What is a Lapse?
A lapse is the cessation of a privilege, right or policy due to the passage of time or inaction. A lapse of a privilege due to inaction occurs when the party that is to receive the benefit does not fulfill the conditions or requirements set forth by a contract or agreement.
When a policy lapses, it usually occurs because one party fails to act on its obligations, or one of the terms on the policy is breached; an insurance policy will lapse if the holder does not pay the premiums, for example. The right given by an options contract will lapse when the option reaches maturity, at which time the holder will no longer possess the right to buy or sell the underlying asset.
When a policy has lapsed, the benefits and everything stated in the contract no longer remain active. When policyholders stop paying premiums and when the account value of the policy has already been exhausted, the policy lapses. The term itself means "lapse in coverage," a direct translation of how a lapsed policy no longer pays benefits or provides coverage.
- A lapse is when the benefits and everything else stated in a contract no longer remain active because the contract holder has failed to honor requirements and conditions set forth by a contract or agreement.
- Examples of lapses are lapsed life insurance policies and stock shares.
Lapsed Life Insurance Policies
A policy does not lapse each and every time a premium payment is missed. Insurers are legally bound to give a grace period to policyholders before the policy falls into a lapse. The grace period is usually 30 days. Insurers provide policyholders a period of 30 days to pay for the missed premium deadline.
Whole life, variable universal life and universal life insurance policies use existing cash values of policies if payments are missed. If policyholders still do not pay within the grace period, a policy may use its own account value to pay for the unpaid premiums. If the account value is not sufficient to pay for the policyholder’s premiums, then the policy will be considered lapsed. Once a policy lapses, the insurer is not under any legal obligation to provide the benefits stated in the policy.
Term life insurance does not have this benefit because it does not gain cash value. In this case, when premium payments are missed, the policy goes straight to the grace period and then falls into a lapse when the grace period is over.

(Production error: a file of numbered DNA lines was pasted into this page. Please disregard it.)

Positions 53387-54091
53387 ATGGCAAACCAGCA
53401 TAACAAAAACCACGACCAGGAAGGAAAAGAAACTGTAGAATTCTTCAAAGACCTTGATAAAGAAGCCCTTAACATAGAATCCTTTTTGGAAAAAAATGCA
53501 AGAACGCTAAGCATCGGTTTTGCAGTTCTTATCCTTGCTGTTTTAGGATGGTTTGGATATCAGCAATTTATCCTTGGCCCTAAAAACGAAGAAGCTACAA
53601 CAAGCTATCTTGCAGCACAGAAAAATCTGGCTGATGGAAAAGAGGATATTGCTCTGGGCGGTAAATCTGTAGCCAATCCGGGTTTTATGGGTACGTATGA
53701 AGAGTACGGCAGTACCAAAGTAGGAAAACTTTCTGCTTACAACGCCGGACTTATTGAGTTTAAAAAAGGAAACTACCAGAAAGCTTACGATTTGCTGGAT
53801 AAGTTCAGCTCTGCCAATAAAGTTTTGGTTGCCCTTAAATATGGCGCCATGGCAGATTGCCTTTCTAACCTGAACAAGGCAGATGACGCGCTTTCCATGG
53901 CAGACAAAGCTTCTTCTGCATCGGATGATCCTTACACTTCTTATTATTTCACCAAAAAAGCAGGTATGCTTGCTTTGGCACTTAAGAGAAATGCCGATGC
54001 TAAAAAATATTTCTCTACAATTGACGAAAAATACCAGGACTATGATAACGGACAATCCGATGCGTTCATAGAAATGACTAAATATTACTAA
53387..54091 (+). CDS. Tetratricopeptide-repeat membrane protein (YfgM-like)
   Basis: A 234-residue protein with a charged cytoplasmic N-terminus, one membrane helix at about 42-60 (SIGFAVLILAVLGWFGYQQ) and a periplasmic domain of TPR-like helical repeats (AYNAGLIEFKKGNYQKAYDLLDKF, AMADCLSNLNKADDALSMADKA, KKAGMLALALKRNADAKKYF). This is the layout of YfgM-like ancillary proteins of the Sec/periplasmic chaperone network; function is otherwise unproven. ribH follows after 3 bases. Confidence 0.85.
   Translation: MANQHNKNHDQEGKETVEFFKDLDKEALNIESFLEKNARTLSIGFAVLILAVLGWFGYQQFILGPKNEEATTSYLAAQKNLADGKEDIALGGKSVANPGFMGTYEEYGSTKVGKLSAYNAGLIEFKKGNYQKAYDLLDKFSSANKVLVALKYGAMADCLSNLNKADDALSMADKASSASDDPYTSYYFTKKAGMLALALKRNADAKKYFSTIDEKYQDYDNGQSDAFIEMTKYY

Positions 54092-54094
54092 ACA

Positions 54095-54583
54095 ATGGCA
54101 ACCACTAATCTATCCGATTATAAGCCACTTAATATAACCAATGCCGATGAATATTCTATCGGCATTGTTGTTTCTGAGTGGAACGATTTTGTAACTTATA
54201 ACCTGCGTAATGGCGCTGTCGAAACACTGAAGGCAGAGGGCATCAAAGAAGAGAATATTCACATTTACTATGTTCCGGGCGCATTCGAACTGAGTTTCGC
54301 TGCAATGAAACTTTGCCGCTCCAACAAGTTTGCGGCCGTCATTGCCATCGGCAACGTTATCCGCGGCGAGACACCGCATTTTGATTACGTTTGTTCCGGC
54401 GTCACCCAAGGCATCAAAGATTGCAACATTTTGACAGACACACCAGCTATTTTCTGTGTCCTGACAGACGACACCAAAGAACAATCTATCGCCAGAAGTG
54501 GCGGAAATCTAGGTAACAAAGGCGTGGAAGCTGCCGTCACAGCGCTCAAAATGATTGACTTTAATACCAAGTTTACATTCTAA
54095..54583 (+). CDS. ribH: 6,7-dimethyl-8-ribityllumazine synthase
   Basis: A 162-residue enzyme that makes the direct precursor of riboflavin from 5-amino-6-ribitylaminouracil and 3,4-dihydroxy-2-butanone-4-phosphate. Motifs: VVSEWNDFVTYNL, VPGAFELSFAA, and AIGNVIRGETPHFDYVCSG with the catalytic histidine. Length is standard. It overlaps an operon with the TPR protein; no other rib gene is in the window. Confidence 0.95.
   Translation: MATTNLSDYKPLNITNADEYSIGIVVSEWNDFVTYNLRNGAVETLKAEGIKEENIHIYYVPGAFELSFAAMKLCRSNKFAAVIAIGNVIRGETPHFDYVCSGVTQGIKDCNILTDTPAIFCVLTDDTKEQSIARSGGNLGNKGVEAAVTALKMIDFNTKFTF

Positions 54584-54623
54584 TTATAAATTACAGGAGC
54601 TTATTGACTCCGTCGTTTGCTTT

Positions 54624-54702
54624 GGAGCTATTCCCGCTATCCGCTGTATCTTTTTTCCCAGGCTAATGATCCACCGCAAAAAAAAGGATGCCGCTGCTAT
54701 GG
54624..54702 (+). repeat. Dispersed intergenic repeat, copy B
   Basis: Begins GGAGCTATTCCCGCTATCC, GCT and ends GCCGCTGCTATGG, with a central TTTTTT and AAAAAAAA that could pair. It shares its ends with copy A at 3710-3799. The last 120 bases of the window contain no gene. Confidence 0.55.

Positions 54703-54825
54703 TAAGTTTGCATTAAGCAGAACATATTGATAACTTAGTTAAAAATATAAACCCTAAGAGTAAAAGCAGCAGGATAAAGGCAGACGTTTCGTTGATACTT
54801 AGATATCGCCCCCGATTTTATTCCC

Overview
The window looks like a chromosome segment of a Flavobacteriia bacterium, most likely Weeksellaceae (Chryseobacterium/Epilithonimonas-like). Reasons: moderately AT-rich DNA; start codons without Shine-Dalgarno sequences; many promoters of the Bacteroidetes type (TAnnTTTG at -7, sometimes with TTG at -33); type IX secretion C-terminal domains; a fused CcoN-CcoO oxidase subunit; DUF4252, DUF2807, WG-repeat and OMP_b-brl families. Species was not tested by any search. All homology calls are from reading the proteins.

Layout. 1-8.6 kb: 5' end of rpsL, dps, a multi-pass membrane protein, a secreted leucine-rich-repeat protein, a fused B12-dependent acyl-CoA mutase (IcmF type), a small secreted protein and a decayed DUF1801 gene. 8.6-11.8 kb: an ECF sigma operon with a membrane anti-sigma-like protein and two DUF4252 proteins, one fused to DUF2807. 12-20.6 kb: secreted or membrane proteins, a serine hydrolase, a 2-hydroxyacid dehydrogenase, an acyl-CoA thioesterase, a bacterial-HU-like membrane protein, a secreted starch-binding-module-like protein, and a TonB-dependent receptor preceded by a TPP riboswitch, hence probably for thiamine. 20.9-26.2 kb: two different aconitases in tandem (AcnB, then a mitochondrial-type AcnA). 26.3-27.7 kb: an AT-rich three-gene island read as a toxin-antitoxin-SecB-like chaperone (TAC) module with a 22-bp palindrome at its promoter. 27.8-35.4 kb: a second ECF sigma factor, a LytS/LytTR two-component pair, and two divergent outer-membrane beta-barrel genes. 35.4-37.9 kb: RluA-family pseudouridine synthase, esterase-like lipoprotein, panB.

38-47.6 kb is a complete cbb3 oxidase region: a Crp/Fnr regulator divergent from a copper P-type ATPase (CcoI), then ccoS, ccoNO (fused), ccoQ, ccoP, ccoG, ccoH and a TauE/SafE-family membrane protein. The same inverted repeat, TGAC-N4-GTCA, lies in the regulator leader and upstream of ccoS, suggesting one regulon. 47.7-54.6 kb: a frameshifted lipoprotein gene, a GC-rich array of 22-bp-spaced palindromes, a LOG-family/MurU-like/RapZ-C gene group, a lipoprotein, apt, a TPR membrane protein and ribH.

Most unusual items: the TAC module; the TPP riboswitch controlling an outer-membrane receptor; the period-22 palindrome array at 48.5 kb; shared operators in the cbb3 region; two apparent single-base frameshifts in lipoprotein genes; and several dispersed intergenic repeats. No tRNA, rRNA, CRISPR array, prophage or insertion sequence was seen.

Most insurers offer policy holders the benefit of reinstating a policy during a grace period. The requirements for reinstating a policy depend on the time that the policy has lapsed. For example, insurers do not require documentation or proof of health if the policy holder wants to reinstate a policy in less than 30 days after it lapsed. Documentation regarding health and finances may be required in cases, if the lapsed period for a policy is between 30 days to six months. Any period longer than six months up to five years is dependent on the insurance company.
Lapses in Shares of Stocks
Stock shares are sometimes granted to employees as an incentive. They normally come with a restriction that stops employees from selling or trading shares for a particular period of time. These restrictions vary between companies and are mostly dependent on the vesting period or the duration of time that the employee has spent with the company. When the restrictions are lifted, employees become direct owners of the shares. Lapsing in shares of stocks refers to the actual restrictions and limits.
Example of a Lapse
Tom has a life insurance policy in which he is required to pay a monthly premium for a period of 10 years. For the first two years of the policy, Tom makes monthly payments for the policy as required. After two years, however, Tom is laid off and cannot afford to make the payments anymore. His grace period of 30 days over, Tom's policy lapses. Before the end of the next month, Tom finds another job. He requests the insurance company to reinstate his policy.